MMP3 (stromelysin-1) is known to lyse basal membrane collagen and induce the synthesis of other MMPs such as MMP1 and MMP9 [7], [8]. The MMP3 gene is localized on 11q22 adjacent to the MMP1 gene, produced by stromal fibroblasts, macrophages and synovial cells [9]. A single adenine insertion/deletion polymorphism (5A>6A) at the 1171 position of the MMP3 promoter region could modulate its transcription [10]. In vitro assays of promoter activity showed that the 5A allele had a two-fold higher promoter activity than the 6A allele [10]. A large number of studies have demonstrated the association between MMP3 -1171(5A>6A) polymorphism and cancer risk, including colorectal, lung, head and neck, esophagus, breast, ovarian cancers and so on [6], [11][15]. However, these studies yielded different or even controversial results. For example, Ghilardi et al. [11] found a significant association between MMP3 -1171 5A allele and increased cancer risk, but Su et al. [15] reported no significant correlation.

Meta-analysis is a means of increasing the effective sample size through pooling of data from individual studies, thus enhancing the statistical power of the analysis for the estimation of genetic effects [16]. To clarify the association between MMP3 -1171(5A>6A) polymorphism and cancer risk, we performed this meta-analysis by pooling eligible studies to calculate the estimate of overall cancer risk and evaluated influence of cancer types, ethnicity, smoking status, genotyping method, source of controls and sample size.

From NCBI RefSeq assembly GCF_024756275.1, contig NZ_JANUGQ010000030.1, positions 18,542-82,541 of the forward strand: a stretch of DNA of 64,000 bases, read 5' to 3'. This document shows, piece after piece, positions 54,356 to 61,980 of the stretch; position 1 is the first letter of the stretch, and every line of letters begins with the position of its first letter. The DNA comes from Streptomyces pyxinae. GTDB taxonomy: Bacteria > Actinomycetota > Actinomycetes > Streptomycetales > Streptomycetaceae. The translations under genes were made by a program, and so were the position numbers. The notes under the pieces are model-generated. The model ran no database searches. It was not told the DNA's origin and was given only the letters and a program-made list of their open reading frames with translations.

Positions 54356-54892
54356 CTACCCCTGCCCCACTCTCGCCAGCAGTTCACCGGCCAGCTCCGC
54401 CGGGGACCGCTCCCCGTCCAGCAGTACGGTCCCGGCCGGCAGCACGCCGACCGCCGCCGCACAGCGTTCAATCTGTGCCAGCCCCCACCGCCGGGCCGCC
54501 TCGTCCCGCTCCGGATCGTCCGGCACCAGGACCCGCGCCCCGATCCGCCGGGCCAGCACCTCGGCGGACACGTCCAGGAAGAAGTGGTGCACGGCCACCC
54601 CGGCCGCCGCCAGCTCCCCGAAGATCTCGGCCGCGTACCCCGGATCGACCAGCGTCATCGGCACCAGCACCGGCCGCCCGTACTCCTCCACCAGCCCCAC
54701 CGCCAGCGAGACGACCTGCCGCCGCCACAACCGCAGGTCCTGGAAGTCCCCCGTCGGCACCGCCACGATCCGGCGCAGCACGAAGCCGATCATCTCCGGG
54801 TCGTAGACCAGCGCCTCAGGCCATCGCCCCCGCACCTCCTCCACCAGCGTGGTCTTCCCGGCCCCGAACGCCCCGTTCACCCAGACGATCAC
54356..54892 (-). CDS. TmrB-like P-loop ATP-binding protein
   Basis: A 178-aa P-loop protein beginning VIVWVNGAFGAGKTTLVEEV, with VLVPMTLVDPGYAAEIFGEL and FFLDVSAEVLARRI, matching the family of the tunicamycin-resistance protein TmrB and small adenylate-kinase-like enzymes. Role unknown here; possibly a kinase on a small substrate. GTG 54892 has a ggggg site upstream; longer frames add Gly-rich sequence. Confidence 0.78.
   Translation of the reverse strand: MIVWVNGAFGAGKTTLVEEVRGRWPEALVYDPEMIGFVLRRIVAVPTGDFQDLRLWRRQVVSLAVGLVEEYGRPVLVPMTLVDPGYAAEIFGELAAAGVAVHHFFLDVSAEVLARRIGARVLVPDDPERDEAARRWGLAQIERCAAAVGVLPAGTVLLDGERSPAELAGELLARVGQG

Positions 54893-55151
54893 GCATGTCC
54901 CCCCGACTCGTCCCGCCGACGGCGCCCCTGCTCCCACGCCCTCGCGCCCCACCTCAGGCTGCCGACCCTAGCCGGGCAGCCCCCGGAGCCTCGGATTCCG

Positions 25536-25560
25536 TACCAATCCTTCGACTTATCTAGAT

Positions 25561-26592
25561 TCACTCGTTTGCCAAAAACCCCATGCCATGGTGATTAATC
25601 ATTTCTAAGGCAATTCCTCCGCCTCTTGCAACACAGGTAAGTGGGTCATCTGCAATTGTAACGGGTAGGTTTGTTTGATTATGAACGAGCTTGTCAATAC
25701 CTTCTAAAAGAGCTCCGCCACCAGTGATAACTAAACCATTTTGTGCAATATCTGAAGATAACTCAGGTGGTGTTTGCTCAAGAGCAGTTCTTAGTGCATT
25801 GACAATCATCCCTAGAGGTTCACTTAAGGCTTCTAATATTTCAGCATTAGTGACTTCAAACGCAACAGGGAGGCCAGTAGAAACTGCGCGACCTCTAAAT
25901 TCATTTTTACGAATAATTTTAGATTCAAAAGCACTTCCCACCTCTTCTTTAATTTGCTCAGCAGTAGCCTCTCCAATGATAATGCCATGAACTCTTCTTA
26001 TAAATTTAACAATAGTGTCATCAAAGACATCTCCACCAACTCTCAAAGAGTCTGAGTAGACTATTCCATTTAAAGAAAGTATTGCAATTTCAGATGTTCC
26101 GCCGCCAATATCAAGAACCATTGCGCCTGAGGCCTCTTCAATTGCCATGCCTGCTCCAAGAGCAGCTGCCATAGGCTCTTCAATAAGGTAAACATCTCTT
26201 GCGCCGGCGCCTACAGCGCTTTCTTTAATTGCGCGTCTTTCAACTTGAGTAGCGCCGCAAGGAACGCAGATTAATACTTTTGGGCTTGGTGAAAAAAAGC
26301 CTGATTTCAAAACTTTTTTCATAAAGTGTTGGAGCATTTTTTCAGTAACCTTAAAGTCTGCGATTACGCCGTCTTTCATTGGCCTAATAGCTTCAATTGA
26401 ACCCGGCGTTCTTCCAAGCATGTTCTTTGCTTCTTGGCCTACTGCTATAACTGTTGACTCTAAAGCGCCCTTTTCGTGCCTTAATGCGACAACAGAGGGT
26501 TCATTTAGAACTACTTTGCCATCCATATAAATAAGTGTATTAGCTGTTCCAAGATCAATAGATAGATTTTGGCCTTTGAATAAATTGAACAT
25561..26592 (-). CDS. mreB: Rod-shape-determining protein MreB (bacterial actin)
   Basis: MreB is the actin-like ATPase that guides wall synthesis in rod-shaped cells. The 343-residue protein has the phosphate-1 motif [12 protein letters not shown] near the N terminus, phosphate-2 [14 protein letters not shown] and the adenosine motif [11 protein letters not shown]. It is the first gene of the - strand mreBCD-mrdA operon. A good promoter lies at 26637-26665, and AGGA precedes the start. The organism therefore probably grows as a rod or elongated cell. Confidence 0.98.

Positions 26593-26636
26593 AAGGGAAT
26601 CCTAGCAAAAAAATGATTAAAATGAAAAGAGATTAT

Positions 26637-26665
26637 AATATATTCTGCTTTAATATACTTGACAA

Methods

Literature Search Strategy and Selection Criteria

This meta-analysis was designed, conducted, and reported according to the PRISMA guideline [17]. We carried out literature search in the PubMed, EMBASE and CNKI (Chinese National Knowledge Infrastructure) without language, time period and sample size limitations, covering all papers published up to August 21, 2013, with a combination of the following keywords: MMP3 gene (e.g.: ‘‘MMP3’’, or ‘‘matrix metalloproteinase-3’’); cancer (e.g.: ‘‘cancer’’, ‘‘carcinoma’’, ‘‘tumor’’ or ‘‘neoplasms’’) and polymorphism or variation. Before searching Pubmed database, we searched MeSH database to find the most matched searching items. And for the descriptor “polymorphism”, we used MeSH word “Polymorphism, Single Nucleotide” in the searching strategy. In addition, we performed manual search of references of relative articles and reviews. The following criteria was used for the literature selection: (a) case–control studies or cohort studies; (b) investigating the association between the -1171(5A>6A) polymorphism in MMP3 promoter region and cancer risk; (c) sufficient genotype distribution information in cases and controls. The major reasons for exclusion of studies were (a) reviews and duplicated reports from the same study; (b) study design other than case-control method; (c) studies without detailed genotype frequencies.

Data Extraction